"And what do you do for a living?" she asked. "Fat Padding," I replied.

Sunday, January 22, 2012

Seems like I'm always apologizing for not posting enough on this blog...  Not this time.  I've been busy, and I simply haven't prioritized writing new entries for my blog because I've had other things on my plate.  Like holding down an overhire position at La Jolla Playhouse working on their touring children's show, which they call POP Tour.  This year's production is called Recipe for Disaster, and features a cooking school with comedic chefs that try to undermine each other in their efforts to teach a young apprentice.  Food fights, climbing in and out of a refrigerator to visit Antarctica, and general hilarity ensue.

One of my jobs has been to make a fat pad for Chef #2.  He's 6'3", and we're making him taller!!  I made a chef hat for him with boning on the inside that makes him another 2 feet taller!  I also have to make his padding, and I'm pretty happy with it.  I've used these types of pillows before to make padding in the past--especially pregnant pads.  But this is the first time I've used them on a large scale on my own to actually create a fad padding from start to finish--I've only ever worked on teams before and simply did what others told me.  Not this time.  It's all me.  It's my responsibility to get it done.

The process of making this type of fat pad is interesting.  First off, selecting the right kind of foam padding is essential--the wrong kind of foam can create an artificial body shape that doesn't move naturally, and looks even more fake than it actually is.  We chose a special kind of pillow foam that has a soft, gelatin quality with a lot of reflexive response, making them seem very "flesh-like".  The pillows are pricey, though--around $50 for a king size--so when you're using 3 of them you can imagine how expensive these things can get.  (Add in the other needed fabrics and then a week of labor...  Fat-pads are not cheap...)

The foam is mounted on a body suit or leotard, depending on how much you actually need to cover.  We used Powernet--a nylon spandex fabric more commonly used in girdles and other undergarments.  We make the original body suit a bit smaller than the measurements since it needs to fit the body snuggly so the weight of the padding doesn't cause sagging.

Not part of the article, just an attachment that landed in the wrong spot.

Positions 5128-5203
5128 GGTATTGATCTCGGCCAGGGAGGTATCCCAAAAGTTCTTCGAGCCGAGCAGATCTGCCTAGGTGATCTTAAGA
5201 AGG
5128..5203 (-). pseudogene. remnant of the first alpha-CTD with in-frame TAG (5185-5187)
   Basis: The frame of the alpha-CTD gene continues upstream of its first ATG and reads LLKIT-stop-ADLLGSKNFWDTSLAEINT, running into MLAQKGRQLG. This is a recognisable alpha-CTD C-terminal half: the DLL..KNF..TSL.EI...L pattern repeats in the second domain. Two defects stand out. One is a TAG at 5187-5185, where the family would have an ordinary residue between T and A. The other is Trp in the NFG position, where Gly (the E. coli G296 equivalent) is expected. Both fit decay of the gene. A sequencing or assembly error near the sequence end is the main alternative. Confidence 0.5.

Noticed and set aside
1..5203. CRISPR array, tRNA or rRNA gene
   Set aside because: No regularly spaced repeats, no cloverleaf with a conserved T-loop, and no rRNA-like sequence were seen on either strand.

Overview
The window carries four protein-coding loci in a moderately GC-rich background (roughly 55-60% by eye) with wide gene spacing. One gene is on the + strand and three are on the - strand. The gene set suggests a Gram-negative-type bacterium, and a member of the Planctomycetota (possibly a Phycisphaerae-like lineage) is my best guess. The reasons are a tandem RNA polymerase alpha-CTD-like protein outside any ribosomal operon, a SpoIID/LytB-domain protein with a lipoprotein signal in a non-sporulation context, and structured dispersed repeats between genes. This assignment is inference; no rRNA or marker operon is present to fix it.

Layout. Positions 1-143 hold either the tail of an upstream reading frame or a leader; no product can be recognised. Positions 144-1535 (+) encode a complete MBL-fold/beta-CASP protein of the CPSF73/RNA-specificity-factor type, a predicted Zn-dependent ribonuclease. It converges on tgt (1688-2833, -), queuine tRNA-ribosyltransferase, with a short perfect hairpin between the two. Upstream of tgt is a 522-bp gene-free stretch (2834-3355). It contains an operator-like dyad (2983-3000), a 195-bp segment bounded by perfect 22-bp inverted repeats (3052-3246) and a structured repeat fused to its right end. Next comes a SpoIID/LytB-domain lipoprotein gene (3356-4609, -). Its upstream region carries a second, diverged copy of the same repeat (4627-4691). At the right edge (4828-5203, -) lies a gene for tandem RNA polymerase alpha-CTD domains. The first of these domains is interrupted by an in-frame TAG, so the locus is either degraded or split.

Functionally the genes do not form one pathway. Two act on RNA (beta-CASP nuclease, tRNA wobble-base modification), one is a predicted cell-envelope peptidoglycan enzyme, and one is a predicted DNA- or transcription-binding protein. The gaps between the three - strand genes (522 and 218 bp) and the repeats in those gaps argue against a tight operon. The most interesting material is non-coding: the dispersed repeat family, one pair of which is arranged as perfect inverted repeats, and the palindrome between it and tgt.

Then padding gets pinned on in whatever rough shapes are needed.  You really need a dress form to do this--I can't imagine not having one that I could pad out to the actor's measurements...  This requires some sculpting skills.  Some padding is ultra-realistic, some of it is more abstract and comical.  My particular body padding is supposed to be "pear shaped", and relatively non-realistic.  So I didn't have to pad out the arms or legs because that would have been a bit too real, and taken away from the comical pear-shape we were trying to achieve.

Then the whole thing is fit, the padding modified for any changes, sewn onto the powernet by hand all around the edges, and then sealed in spandex "pockets" so it doesn't shift around.  The photos at the right are right were taken right before the initial fitting.  The front pillow dangling down in front hadn't been trimmed into the proper shape yet.  After the fitting, some changes were made and I finished it up by draping beige spandex all around it.

And that's what I've been working on for a bit.   Among other things for this project--pants, neckerchiefs, sashes, chef hats...  It's been a busy couple of weeks, and it all has to be done by this coming Thursday, as they begin technical rehearsals.

You can see the costume shop at the University of California-San Diego in the background of these pics--La Jolla Playhouse and UCSD share the space.  Honestly, it's a great place to work--the floor has a special rubbery quality that makes it easier to stand on, and there's an entire bank of windows on one wall that make it bright and sunny.  The people are very nice, and it's thoroughly outfitted with alost anything that might be required (everything from a custom fabric button press to a corset bone tipping machine).  I think the most impressive aspect of their shop is their costume storage--it's catalogued, mapped out, and fantastically organized, making it so easy to find things it's ridiculous!!  I'm enjoying my time there.

On top of all this, I've had several projects that I've been trying to work on at home, ranging from resin jewelry (11 pieces completed!), a ruff inspired by a movie vampire, two 3-yard-long white velvet capes with gold trim, and a Greek goddess outfit.  My plate has been very very full, but the weather here has become quite chill so it's been hard to work outside in my garage.  My poor little space heater just can't keep up...

But more about all these projects very soon, and more pics of the completed padding!  Until then, Live Life with Relish!

1 comments:

windrock studio said...

"Fat Padding"!! Corey, this is a riot, sounds like such an awesome and interesting job for you. Don't ever worry about taking time away from your blog, although I was so happy to see a new post! keep enjoying your real life ... seems like alot of worth while projects going on, good for you!

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